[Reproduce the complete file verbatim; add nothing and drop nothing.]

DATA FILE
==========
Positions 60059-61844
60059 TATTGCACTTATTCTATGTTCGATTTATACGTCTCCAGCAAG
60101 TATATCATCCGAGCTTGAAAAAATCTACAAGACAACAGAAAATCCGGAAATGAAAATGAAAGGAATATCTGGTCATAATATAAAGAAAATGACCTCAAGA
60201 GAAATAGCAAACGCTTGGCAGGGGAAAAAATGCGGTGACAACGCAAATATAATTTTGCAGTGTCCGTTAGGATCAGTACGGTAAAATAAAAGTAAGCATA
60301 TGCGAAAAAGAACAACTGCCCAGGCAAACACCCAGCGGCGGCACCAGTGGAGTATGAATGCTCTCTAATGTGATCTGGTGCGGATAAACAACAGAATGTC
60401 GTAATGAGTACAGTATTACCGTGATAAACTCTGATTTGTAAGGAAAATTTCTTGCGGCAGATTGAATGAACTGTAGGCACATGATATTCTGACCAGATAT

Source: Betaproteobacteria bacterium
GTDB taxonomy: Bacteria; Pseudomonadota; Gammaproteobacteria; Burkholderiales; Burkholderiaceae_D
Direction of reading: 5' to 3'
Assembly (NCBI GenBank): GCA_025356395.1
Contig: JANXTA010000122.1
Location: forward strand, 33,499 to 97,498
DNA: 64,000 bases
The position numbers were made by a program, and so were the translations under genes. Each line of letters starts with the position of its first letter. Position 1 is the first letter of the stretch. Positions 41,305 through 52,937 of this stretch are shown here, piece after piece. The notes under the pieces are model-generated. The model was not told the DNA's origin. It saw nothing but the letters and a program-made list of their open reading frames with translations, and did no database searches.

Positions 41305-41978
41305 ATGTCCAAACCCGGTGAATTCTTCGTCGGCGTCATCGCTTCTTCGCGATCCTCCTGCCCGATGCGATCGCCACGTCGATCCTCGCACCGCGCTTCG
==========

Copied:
Positions 60059-61844
60059 TATTGCACTTATTCTATGTTCGATTTATACGTCTCCAGCAAG
60101 TATATCATCCGAGCTTGAAAAAATCTACAAGACAACAGAAAATCCGGAAATGAAAATGAAAGGAATATCTGGTCATAATATAAAGAAAATGACCTCAAGA
60201 GAAATAGCAAACGCTTGGCAGGGGAAAAAATGCGGTGACAACGCAAATATAATTTTGCAGTGTCCGTTAGGATCAGTACGGTAAAATAAAAGTAAGCATA
60301 TGCGAAAAAGAACAACTGCCCAGGCAAACACCCAGCGGCGGCACCAGTGGAGTATGAATGCTCTCTAATGTGATCTGGTGCGGATAAACAACAGAATGTC
60401 GTAATGAGTACAGTATTACCGTGATAAACTCTGATTTGTAAGGAAAATTTCTTGCGGCAGATTGAATGAACTGTAGGCACATGATATTCTGACCAGATAT

Source: Betaproteobacteria bacterium
GTDB taxonomy: Bacteria; Pseudomonadota; Gammaproteobacteria; Burkholderiales; Burkholderiaceae_D
Direction of reading: 5' to 3'
Assembly (NCBI GenBank): GCA_025356395.1
Contig: JANXTA010000122.1
Location: forward strand, 33,499 to 97,498
DNA: 64,000 bases
The position numbers were made by a program, and so were the translations under genes. Each line of letters starts with the position of its first letter. Position 1 is the first letter of the stretch. Positions 41,305 through 52,937 of this stretch are shown here, piece after piece. The notes under the pieces are model-generated. The model was not told the DNA's origin. It saw nothing but the letters and a program-made list of their open reading frames with translations, and did no database searches.

Positions 41305-41978
41305 ATGTCCAAACCCGGTGAATTCTTCGTCGGCGTCATCGCTTCTTCGCGATCCTCCTGCCCGATGCGATCGCCACGTCGATCCTCGCACCGCGCTTCG